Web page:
In terms of functionality, letting the kids choose doesn’t seem like a good long-term idea. What if not enough people choose Abnegation? That’s really going to suck when you suddenly don’t have any doctors. Also, this entire society is predicated on the belief that everyone has only ONE dominant personality trait. And that that will never change over time or even on a temporary one-day basis. If someone dares to be brave AND selfless? DIVERGENT!

Dauntless initiates must have regular hunting trips chasing schizophrenic people through the streets and gunning them down.

As far as the protagonists, in Hunger Games, Katniss’ stoicism and abrupt nature are well-explained, and she has a driving purpose throughout the story to return to her family,

Beatrice seems listless. She wants to join the Dauntless faction because of … reasons, I guess, because she saw them jumping off of trains or something — the point is it’s not very well explained.


Once Beatrice is within the Dauntless faction, she discovers that anyone who doesn’t pass their version of boot camp is kicked out and declared factionless. While this is supposed to raise the stakes, it actually just made me hate her a little.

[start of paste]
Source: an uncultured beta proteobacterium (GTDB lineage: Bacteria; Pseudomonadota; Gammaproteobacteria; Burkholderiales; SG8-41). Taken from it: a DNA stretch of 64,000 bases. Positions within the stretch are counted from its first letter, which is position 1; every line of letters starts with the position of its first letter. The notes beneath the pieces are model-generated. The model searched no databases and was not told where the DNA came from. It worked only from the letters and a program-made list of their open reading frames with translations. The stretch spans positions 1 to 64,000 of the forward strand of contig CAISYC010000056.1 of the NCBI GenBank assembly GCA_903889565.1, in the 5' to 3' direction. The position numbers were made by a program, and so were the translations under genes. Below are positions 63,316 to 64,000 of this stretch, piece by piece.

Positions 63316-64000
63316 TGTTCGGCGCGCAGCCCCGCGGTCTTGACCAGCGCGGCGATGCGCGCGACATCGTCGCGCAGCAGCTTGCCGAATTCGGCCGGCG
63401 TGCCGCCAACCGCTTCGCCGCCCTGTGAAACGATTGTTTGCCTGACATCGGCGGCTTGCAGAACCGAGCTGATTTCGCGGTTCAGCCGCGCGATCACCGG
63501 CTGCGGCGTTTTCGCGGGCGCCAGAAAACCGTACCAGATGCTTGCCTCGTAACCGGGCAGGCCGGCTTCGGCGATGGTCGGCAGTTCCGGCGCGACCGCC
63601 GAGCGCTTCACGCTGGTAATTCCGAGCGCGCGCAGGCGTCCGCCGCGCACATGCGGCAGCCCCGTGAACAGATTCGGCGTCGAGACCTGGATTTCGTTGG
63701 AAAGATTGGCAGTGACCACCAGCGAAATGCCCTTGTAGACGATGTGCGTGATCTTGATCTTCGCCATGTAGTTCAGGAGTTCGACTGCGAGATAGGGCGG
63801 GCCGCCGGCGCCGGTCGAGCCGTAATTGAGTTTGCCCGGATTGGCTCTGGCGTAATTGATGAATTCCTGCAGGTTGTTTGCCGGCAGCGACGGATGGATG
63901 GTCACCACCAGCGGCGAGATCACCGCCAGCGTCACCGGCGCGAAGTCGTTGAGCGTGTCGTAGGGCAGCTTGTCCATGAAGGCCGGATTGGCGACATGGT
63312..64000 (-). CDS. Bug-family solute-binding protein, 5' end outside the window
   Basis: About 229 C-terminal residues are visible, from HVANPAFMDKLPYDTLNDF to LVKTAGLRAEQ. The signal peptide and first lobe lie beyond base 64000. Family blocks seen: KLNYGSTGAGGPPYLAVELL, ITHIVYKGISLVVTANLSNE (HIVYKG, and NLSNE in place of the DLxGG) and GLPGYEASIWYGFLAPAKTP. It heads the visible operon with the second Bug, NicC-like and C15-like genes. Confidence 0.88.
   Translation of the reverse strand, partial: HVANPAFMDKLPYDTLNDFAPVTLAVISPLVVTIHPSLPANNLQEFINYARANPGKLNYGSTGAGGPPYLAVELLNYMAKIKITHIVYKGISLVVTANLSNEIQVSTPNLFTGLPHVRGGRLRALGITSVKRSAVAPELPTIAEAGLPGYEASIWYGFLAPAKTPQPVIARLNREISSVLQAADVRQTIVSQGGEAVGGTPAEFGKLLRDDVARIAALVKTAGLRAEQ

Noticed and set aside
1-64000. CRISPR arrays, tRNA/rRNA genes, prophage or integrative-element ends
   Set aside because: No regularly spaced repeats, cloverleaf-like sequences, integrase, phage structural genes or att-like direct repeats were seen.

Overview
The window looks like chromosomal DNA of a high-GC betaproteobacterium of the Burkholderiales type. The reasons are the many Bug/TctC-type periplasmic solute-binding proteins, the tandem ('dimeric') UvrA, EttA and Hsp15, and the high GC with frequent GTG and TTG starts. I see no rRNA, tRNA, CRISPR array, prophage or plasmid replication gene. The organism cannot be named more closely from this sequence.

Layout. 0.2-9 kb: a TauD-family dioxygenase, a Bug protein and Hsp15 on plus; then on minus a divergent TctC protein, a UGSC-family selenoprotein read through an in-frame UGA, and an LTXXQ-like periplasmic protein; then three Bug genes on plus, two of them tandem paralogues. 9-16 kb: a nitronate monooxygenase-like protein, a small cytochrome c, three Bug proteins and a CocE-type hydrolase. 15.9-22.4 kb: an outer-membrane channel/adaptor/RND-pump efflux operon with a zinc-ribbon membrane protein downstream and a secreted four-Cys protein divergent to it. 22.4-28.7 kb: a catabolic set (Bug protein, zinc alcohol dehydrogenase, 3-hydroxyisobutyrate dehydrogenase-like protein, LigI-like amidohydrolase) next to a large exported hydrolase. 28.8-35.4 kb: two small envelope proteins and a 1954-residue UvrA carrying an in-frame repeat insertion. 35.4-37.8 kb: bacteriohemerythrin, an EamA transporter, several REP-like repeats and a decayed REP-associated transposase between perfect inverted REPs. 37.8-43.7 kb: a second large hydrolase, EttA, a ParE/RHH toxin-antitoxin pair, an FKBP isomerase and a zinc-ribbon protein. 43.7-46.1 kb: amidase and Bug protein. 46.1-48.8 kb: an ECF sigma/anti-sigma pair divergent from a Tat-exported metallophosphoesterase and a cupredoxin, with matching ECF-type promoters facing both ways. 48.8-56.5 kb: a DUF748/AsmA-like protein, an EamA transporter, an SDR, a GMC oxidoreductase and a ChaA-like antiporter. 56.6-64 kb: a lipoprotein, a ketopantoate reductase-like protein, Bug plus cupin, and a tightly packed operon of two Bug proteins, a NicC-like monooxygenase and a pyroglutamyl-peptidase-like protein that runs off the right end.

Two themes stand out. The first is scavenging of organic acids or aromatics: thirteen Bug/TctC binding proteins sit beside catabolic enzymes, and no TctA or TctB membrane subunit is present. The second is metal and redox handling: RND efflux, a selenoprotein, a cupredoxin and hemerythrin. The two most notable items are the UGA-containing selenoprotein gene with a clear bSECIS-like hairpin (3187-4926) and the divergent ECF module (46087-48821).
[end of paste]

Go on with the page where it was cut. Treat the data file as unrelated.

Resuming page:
“You mean if I fail, I no longer get to be among the elite ruling class of society? I’d rather die!”

Soon the book dissolves into kids beating the everliving crap out of each other for pages and pages. The violence comes across as gratuitous, leaving nothing to the imagination.

The teenage characters had an annoying habit of erupting with lines of philosophy that didn’t fit with their general dialogue. I’ve never heard a sixteen-year-old girl, told she’s fat by someone in high school, respond with, “I despise what you say and yet I will defend to the death your right to say it.”